Hollywood has a dark track record of diversity, both in front of and behind the camera. But as the television and film industry worked to improve the expression of women and people of color, the network Starz devoted itself to diversity and found its advantage.
“Starz’s goal is to build a brand with a fresh voice that people have never seen or heard,” Alison Hoffman, president of Starz’s domestic network, said in an interview with CNET. So series. “We feel that different things are the key to our success.”
The network first glimpsed the possibility of taking advantage of overlooked viewers in programs such as: Outlander When PowerBoth were premiered on the network in 2014, according to Hoffman. Outlander, a genre mashup that combines time travel science fiction and romantic historical drama, attracts female viewers, and Power is a co-created crime drama. Rapper 50 Cent struck a chord with a black audience, especially black women.
Both are one of the most watched shows on Starz.
So a strategy called #TakeTheLead came out on Starz. It is an effort to amplify stories about and for women by women and underrated viewers.
At Starz, 46% of showrunners are of color, as are 63% of leading actors and actresses. According to a survey commissioned by scholars and storyteller centers at the University of California, Los Angeles, women make up 55% of Stars showrunners and 75% of the network’s executive team (half of these executives are colored). I’m a woman).
The pictures on the rest of the TV look very different. Colored races make up more than 40% of the US population, but leading actors and actresses represent only about 24% of scripted shows and 35% of cable scripted shows. UCLA Hollywood Diversity Report last year.
The presence of the leading female on television is better, but still not proportional to the female population in the United States-and behind the camera, it’s even more distorted. According to the report, program creators and episode directors are less than one-third of women on broadcast and cable.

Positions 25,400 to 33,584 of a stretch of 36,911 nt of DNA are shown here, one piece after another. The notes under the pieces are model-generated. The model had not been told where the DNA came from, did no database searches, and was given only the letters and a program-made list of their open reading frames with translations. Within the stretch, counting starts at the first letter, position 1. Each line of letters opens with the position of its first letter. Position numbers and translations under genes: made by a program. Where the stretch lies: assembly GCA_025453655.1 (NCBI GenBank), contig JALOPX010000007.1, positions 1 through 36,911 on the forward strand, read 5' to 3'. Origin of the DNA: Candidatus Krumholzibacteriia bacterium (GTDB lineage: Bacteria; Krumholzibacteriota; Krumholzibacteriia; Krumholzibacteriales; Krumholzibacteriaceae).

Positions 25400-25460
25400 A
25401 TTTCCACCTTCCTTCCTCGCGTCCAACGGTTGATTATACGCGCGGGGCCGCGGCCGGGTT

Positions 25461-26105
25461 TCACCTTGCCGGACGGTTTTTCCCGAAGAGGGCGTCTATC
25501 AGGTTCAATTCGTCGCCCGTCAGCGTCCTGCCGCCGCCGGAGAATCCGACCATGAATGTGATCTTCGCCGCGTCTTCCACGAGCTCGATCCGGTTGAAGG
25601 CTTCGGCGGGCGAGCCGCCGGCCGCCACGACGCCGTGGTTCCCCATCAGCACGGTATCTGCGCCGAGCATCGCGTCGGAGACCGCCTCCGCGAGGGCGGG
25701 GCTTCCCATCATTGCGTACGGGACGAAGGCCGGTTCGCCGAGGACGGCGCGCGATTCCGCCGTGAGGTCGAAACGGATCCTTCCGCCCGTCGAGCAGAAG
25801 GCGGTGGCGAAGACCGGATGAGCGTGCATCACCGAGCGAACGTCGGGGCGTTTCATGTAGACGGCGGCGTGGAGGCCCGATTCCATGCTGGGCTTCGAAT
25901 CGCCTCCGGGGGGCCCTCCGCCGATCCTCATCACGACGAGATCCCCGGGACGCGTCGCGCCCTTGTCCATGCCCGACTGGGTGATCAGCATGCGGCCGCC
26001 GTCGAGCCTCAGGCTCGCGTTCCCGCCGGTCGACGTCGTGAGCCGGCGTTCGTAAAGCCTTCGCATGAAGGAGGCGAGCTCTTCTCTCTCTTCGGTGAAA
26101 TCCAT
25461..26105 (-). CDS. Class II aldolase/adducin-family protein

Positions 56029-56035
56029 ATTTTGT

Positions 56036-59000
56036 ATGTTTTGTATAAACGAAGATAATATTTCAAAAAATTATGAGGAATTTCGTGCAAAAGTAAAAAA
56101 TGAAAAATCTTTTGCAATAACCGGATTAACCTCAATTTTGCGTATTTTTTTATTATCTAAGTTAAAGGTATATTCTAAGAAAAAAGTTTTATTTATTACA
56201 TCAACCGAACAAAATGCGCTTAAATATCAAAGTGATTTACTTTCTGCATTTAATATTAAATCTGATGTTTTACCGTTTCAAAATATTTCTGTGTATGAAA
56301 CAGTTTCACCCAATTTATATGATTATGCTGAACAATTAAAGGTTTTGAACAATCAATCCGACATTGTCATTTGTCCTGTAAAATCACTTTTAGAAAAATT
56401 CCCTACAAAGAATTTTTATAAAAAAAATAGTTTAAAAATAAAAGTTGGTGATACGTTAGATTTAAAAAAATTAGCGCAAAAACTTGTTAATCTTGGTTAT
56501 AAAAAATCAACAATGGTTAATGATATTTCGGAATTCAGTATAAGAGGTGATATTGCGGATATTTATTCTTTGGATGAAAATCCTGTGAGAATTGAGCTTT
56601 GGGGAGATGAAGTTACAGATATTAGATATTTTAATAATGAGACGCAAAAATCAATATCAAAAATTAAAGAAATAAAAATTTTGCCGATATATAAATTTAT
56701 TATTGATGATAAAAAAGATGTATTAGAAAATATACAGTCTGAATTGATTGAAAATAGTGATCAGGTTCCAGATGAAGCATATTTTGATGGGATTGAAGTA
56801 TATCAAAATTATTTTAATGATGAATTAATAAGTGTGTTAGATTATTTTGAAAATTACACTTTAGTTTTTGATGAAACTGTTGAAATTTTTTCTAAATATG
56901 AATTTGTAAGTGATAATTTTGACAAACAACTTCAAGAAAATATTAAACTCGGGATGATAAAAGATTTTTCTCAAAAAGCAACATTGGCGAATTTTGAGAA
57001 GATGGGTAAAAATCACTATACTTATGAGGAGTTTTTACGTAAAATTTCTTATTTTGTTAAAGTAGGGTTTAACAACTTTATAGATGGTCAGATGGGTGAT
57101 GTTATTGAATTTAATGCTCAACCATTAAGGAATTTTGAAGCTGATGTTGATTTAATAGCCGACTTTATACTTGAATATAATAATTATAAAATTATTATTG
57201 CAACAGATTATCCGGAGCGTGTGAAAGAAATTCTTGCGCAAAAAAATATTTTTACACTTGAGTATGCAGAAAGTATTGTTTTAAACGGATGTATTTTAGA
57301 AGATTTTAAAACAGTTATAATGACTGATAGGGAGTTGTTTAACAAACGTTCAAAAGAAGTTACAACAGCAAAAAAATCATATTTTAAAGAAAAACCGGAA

And it’s even harder to find show creators of color. Racial and ethnic minorities make up only 11% of broadcast showrunners and 15% of cable showrunners, the report said.
A study of Starz’s own diversity found that it performed well in several ways, but it also revealed room for improvement, including the fact that less than half of Starz’s board members are women. “I thought we were better than that,” Hoffman said. To revise the course, the network has launched a program with an alliance of female directors, placing more women in supervisory positions.
“We really needed to look-and look hard,” she said. “We wanted to make sure we had that mirror and were responsible for ourselves.”
The #TakeTheLead initiative was revealed at recent Stars shows like P-Valley, the beloved of critics who were praised for their subtle views of Black Southern life and sexuality. A spin-off of the 2018 movie series of the same name about blindspotting, multi-generational, multi-ethnic families. And the news clutch shows building a power universe.
However, this initiative extends beyond programming and recruitment strategies to a series of panel discussions that explore ways to make television more comprehensive. This is what the company calls Transparency Talks. (Available in Next Transparency Talk, Livestreaming Thursday noon PTWill discuss building inclusiveness for television producers. )
Starz’s #TakeTheLead show seems to resonate with viewers because it’s different from the other shows on TV, but Hoffman worries that inclusion might be the current state of Hollywood. Is not …
“That would be a big problem,” she said. “We really feel good that it might have been part of the spark that helped it happen.”
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Hollywood has a diversity problem, so Starz chose to make its name on inclusion Source link Hollywood has a diversity problem, so Starz chose to make its name on inclusion